There were three anime left out from my reviews at Beneath the Tangles. Also, I’ll give a couple of bonus reviews at the end, one of which is old school and the other very modern. Let’s begin without further ado!
1) Chaos; Child – ★★1/2
As a fan of Chaos; Head, his show rather disappointed me. If not for the final episode, it might have been given two stars instead. There is plenty of meaning to be found in that final episode. But, the mystery and character relationships, save between Takuru and Nono, struck me as very bland indeed. Overall, the show comes off as a sadistic dating game.
At least, Mio kept me well entertained. (She’s very reminiscent of Chaos; Head‘s Sena Aoi. I love characters with a disagreeable edge to them.) And, the opening song was enjoyable to listen to. Though, after having listened to it every episode, I’ve practically killed it. What else can I say? One good character can’t carry a bad plot.
2) ACCA: 13 Territory Inspection Department – ★★★1/2
This show offered the viewers a long and slow revelation of the plot and peoples under ACCA. Not many anime with such a slow plot could hook so many. I think that the overly political times in which we live contributed to the interest many fans took in this anime of political intrigue. (Now, go off and watch Legend of Galactic Heroes for a master class in politics.) The ending of the series was satisfying, but it left me wanting another tale set within this world.
The secession of Furawau brings up an interesting question to my mind: how would we modern Americans react to secession? Currently, there’s the Calexit movement, which appears to have the support of a quarter to a third of Californians depending on which poll you look at. If they won the majority in their 2019 referendum, would we allow Californians to secede peacefully as Furawau was able to, or would we devastate their state and kill secessionists as was done against the South in the 1860’s?
3) Showa Genroku Sakugo Shinjuu 2 – ★★★1/2
This show provided some excellent drama–the epic of one man’s life and his art. The first season was the better of the two, but this season provided nice closure to the story. Whenever I think of this anime, my mind will automatically turn to the first season rather than the last. Who knew that a show built upon an old-fashioned manner of storytelling could be so compelling?
The whole life vs. art debate makes the story compelling. One might say that the original Sukeroku represents life, Yakumo art, and Yotarou the synthesis between the two. In honing his art, Yotarou does not forsake human relationships and having fun. Sukeroku and Yakumo neglect one side or the other to the detriment of their humanity. The odd thing about creative people is that they’re utterly miserable and suicidal if they’re not creating, but the fulfillment of their human needs often causes them to ignore art with negative consequences: Sukeroku leaves the stage only to turn to alcoholism and indolence in order to compensate for not practicing rakugo. This is a theme not too often covered in anime.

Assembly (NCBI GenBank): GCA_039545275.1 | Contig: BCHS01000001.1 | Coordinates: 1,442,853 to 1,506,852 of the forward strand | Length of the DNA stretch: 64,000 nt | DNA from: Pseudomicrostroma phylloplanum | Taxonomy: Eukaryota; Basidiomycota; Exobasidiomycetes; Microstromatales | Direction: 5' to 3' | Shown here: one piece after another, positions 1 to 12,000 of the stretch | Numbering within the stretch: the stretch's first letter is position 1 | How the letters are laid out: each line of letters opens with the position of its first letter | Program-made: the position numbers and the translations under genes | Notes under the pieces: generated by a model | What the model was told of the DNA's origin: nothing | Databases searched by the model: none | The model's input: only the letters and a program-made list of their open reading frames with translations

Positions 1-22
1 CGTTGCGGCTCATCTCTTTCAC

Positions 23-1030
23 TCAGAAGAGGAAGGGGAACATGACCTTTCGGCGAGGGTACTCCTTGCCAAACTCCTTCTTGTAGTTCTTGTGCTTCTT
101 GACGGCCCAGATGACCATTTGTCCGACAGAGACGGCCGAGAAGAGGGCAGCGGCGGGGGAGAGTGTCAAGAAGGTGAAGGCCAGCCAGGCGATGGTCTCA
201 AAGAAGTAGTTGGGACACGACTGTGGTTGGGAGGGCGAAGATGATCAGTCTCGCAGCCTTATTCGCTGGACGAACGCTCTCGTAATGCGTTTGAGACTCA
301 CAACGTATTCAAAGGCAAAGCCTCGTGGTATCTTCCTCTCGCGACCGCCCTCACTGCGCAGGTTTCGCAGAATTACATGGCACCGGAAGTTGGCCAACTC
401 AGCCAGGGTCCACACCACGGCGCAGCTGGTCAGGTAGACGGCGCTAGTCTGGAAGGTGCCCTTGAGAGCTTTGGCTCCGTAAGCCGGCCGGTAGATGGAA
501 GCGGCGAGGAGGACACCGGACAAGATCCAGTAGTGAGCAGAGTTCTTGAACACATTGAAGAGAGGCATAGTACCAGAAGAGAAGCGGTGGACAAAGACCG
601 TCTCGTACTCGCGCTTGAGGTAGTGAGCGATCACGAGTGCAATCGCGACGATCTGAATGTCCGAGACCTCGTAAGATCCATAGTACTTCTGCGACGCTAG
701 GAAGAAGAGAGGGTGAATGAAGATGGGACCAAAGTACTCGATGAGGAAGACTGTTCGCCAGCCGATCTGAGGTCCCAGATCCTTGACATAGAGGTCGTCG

1) Silver Fang (aka Ginga: Nagareboshi Gin) – ★★★1/2
Many of my dear readers have only heard this anime referred to in parodies like Excel Saga. It still seems to hold some popularity in Scandinavia and Korea. It takes some doing to find all of the episodes. I watched the first part on Vimeo, and the second part on Veoh. Silver Fang is a true classic with far reaching influence, and I’d encourage any true fan of the medium to watch it.
My caveat is that the first six episodes are brilliant, but the heavy emphasis on the pack, fighting spirit, and machismo of the next fifteen can make the action trite and ridiculous. (Excel Saga found plenty of material to work with, though I would emphasize that their mockery does not extend to the first six episodes.) I do not hate manly virtue, but the superficiality and fatalism of the second half of the show do much to efface what was beautiful in the manly virtue of the first half.
You’re not going to find another anime which feels more like a Jack London Novel–Call of the Wild in particular. I love their portrayal of the northerly regions of Japan. I can’t recall another anime with a focus on bear hunting or a focus on the hunters themselves. The three things to keep in mind before deciding to watch it are: 1) it’s a classic; 2) first part is a great and unique experience; and 3) the latter episodes will often have you rolling your eyes.
2) Expelled from Paradise – ★★★★1/2
This movie contains many things I love: post-apocalyptic desert setting, desperadoes against a malevolent system, the argument over real living vs. a pseudo-paradise, cool characters, and great guns. (I love how the hero uses an M14 or M1A.) The heroine works for, essentially, the Matrix in a colony of human beings hovering within the Earth’s orbit. People there live in a digital world with their brains being kept alive in incubators.
Anyway, the heroine receives a message from the rulers asking her to investigate the source of a hacking, which appears to have come from earth. (Some human beings stayed on the planet.) In a newly manufactured body, she meets her partner, who makes a living however he can. As a matter of fact, the first thing he does on meeting the heroine is to use her to gain some profit.
Their meeting leads to one fine anime. You might not enjoy it if you hate CG animation. The other two drawbacks are the fanservice and the arrogant and whiny heroine.
Well, that’s all I have. What were your favorites from the past season?